I walk fast. Even when I’m not rushing to get to work or arrive on time for a movie, I walk fast. Not ridiculously fast, I mean, it wouldn’t wind up categorized in the archives of the Ministry of Silly Walks, but very fast nonetheless. I don’t do it intentionally, of course. Like my fingerprints, my gait—its cadence, velocity and swing, the position of my head, the plane described by my back—is very much me. Jacek, my construction-worker friend, walks tall and proud, as if a rod had been driven straight down his taut ropey body. Angelos has a gnome-like hop, which goes with his beard and slight paunch—the former recently acquired as he started his doctorate, the latter as he gave up smoking. Giorgos shuffles as if wearing slippers, so comfortable he is in his surroundings.
I’m only conscious of my gait when I’m with others, mostly because I have to slow down. With friends I often walk with—what a nice phrase that is, the friends I walk with—there’s some unspoken self-organizing principle at work to calibrate our gait: I slow down a bit, they pick up their pace a bit. I had to walk very slow not to lose Vangelis, the colleague I traveled to London with. He walks excruciatingly slowly. Or rather he plods. Perseveringly trudging along, slogging his way deliberately if monotonously towards a goal may be much in keeping with his outlook on the world. He told me he can’t read a book that’s not related to a project he’s working on.
We were having dinner at a funky Indian restaurant in Earl’s Court. Vangelis had suggested Indian and I had called Jörg to ask him for suggestions in the neighborhood. Vangelis wasn’t very enthusiastic about the place (“it’s alright for a budget place”). Perhaps he was expecting murals of the Taj Mahal and Bollywood music in the background. I told him Jörg had said the food here was pretty authentic, to which he replied, “oh, I hope not too authentic. You have to be careful in places like that.” But then again, Vangelis says that if given his choice he prefers to eat in hotel restaurants (and actually had suggested going to the Hilton for dinner but I quashed that with the excuse our per diem probably wouldn’t cover it).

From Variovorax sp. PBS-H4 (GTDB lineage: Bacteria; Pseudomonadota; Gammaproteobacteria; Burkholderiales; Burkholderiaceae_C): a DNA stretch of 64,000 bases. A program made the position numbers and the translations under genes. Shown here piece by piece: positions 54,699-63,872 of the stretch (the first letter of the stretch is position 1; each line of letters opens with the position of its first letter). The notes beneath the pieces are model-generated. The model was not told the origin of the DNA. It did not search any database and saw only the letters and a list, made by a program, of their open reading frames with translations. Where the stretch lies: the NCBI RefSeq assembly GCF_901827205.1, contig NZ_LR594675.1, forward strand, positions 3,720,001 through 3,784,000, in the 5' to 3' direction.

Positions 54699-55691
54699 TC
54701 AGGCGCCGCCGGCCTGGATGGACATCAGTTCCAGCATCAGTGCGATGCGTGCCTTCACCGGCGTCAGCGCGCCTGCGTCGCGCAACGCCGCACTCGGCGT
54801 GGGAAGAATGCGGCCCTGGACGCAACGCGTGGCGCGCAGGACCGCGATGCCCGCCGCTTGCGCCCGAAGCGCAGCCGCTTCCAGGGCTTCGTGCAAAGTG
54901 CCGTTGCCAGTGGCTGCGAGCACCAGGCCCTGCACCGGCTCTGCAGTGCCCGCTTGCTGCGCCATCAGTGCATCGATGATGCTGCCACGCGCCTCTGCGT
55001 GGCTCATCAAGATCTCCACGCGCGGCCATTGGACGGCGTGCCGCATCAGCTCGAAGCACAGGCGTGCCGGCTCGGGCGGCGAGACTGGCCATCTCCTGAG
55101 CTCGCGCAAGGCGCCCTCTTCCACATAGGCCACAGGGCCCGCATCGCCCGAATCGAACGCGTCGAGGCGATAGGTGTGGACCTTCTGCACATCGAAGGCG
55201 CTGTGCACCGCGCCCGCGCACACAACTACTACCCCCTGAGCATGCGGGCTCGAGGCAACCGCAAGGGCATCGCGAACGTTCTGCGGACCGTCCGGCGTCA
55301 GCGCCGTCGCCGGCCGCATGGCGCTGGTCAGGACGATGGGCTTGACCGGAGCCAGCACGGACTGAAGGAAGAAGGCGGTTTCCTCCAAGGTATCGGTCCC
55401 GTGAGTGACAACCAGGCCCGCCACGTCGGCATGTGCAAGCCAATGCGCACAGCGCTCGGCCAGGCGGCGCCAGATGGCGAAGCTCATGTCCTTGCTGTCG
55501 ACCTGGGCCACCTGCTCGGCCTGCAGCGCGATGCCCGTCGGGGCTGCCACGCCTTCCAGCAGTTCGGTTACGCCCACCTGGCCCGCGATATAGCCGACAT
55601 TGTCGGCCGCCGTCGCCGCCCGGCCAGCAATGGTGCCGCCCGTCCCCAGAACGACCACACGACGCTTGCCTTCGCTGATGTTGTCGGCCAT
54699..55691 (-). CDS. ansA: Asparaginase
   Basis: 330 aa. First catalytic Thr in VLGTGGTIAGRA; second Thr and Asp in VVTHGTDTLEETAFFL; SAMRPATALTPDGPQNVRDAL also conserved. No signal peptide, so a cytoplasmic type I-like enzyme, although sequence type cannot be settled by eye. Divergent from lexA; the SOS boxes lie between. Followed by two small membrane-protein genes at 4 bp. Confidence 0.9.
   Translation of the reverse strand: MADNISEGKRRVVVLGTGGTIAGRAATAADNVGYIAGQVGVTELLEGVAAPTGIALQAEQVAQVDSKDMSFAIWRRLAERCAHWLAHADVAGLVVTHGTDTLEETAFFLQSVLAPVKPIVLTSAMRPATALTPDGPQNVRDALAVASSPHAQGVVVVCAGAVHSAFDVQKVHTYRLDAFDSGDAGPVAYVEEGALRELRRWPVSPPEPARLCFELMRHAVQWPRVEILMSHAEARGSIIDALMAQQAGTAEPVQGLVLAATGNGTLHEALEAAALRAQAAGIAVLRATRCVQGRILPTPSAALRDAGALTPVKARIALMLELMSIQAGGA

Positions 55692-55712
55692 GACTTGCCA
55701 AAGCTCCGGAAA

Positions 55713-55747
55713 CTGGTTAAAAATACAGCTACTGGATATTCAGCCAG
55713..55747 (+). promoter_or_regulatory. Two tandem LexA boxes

We exchanged stories of our afternoons. He told me about buying a coat in a shop off Regent Street. Vangelis dresses well, I suppose, if somewhat conservatively for my tastes. He certainly dresses expensively, which I know is not the same thing as dressing well. Maybe that’s all that I know about fashion.
I told him about Dispersions, the exhibition which I had seen at the ICA, and in particular Maria Eichhorn’s “Film Lexicon of Sexual Practices”. The piece is a video-installation consisting of a 16-mm film projector sitting atop a stand with shelves on which lie various orange plastic cases. Each contains a three-minute reel of film dedicated to a body part or a sexual practice such as cunnilingus, food sex, orgasm denial. The films aren’t played in any particular order. The visitor must ask the museum attendant to be shown a particular film. I was alone in the room at the time and the piece the previous visitor had requested was coming to an end.